After several weeks on the offensive, forces loyal to Bashar al-Assad are poised to take the entirety of East Aleppo from besieged rebel groups. The brutal campaign intensified with Donald Trump’s presidential victory, as his promise to break with Barak Obama’s Syria policy has emboldened Assad and his main sponsor, Russian President Vladimir Putin.

During his presidential campaign, Trump painted Assad as the lesser evil in the Syrian civil war, stating, as reported by Politico, “I don’t like Assad at all, but Assad is killing ISIS.” He also repeatedly implied that he would coordinate directly with the Syrian president even though the regime is responsible for the majority of deaths in the conflict. For Donald Trump, as well as Assad’s supporters, the Syrian leader’s supposed commitment to secular governance and willingness to battle “terrorism” make him the best option to rule the country.

But, as the histories of Syria, Iraq, and Egypt illustrate, “secular” Arab regimes have been some of the most brutal in the region. They have relied on secret police, mass arrests, torture, and extensive domestic intelligence networks to silence dissent. This repression has also involved the use of large-scale deadly force.

In 1982, for example, then Syrian president Hafez al-Assad leveled the city of Hama and massacred thousands to put down a Muslim Brotherhood rebellion. Saddam Hussein similarly killed thousands of Kurdish civilians in gas attacks in 1998. He would later use massive violence to put down widespread unrest in 1991. Similarly, Algeria’s secular government engaged in a bloody civil war in the 1990s after overturning the victory of Islamist political parties in democratic parliamentary elections in 1991.

While these regimes often targeted Islamist political organizations, they did so not out of a commitment to secular rule. Rather, their goal was simply to crush all political opposition, which happened to be largely made up of Islamist groups.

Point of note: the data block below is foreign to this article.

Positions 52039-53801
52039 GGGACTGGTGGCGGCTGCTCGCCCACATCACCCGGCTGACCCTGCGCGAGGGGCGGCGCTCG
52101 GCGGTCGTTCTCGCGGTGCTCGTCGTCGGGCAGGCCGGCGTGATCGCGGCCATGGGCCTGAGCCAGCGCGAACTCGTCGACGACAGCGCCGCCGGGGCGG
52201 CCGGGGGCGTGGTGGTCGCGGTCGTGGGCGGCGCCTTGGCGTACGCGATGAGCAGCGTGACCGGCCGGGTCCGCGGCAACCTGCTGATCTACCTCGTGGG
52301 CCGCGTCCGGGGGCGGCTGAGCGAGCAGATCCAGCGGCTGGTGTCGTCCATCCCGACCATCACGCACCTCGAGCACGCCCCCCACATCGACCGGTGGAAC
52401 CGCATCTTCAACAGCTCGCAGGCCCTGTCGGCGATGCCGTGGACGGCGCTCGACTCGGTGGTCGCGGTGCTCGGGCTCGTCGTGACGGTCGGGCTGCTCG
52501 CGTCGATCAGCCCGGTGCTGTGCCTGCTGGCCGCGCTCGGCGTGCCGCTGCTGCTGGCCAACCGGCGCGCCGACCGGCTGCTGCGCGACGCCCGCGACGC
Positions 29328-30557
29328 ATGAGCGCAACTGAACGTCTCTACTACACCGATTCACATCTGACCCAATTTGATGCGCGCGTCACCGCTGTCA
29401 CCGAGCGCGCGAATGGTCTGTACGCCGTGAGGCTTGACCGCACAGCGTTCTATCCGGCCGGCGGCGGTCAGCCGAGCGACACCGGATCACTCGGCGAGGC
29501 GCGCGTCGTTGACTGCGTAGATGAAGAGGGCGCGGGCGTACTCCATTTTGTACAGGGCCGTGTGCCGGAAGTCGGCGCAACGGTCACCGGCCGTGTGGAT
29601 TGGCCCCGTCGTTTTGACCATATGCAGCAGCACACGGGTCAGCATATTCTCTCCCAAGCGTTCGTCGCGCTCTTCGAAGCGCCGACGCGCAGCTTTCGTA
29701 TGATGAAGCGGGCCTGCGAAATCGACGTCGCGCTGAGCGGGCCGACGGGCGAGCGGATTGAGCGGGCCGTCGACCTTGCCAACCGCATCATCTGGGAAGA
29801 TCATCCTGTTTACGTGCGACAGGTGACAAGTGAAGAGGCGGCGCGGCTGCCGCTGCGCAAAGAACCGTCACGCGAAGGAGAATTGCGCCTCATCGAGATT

Indeed, sometimes these Arab secular rulers used distinctly anti-secular strategies to maintain their control. Saddam Hussein famously enacted the “Return to Faith Campaign,” in an effort to manipulate and co-opt the growing Sunni Islamist trend that followed the Gulf War. Egypt’s prosecutor-general under Hosni Mubarak put fifty-two gay men on trial for “exploiting Islam,” “performing immoral acts,” and “fomenting strife.” Revealingly, they were tried under state security laws originally written to target Islamist political groups.

The War on Terror increased Western willingness to embrace oppressive Arab regimes as allies in the fight against radical Islamism. After 9/11, substantial amounts of military aid were allocated to Mubarak and intelligence coordination with Egypt was deepened. The historically tense relationship between Syria and the United States even began to improve. Until 2005, Bashar al-Assad hosted CIA “extraordinary rendition” torture sites in Syria. Military aid to Algeria was also significantly increased.

The War on Terror was a useful tool for the region’s repressive regimes. “Terrorism” became a discursive cudgel with which to beat all opponents and gave a sense of legitimacy and moral imperative to the repression. Crackdowns on internal opposition could now be presented as a defense of freedom and religious pluralism.

Together, Bashar al-Assad and Egyptian President Abdel Fatah al-Sisi represent two of the most repressive among the current generation of secular Arab autocrats.

In his war against his own people, Assad has used chemical weapons, bombed hospitals, and arrested and tortured thousands while claiming to defend secularism and battle terrorism. In Egypt, Sisi took power through a coup against Muslim Brotherhood President Mohammad Morsi. Sisi’s forces massacred protestors in the streets and led a crackdown, which remains ongoing, against human rights and civil society organizations to consolidate power and repress potential dissent.

Like their predecessors, Assad and Sisi have abandoned their nominal secularism when it has suited them. Instead of relying primarily on the secular Syrian Army, Hezbollah and Shiite fighters from Iraq and Afghanistan have been the backbone of Assad’s Aleppo offensive. For his part, Sisi has arrested over 250 lesbian, gay, bisexual and transgender people for “habitual debauchery” in an extended mortality campaign intended to improve the image of the Egyptian police.

According to the Wall Street Journal, Trump recently expressed his commitment to “a new foreign policy that finally learns from the mistakes of the past.” This supposedly new policy is nothing more than a renewed embrace of secular Arab autocrats as lesser evils in the fight against radical Islam. Regimes like those in Egypt and Syria should, however, not be judged according to a nominal separation between religion and state. As history has shown, self-professed secularism is no guarantee of benevolent rule and does not erase or prevent brutal violence.

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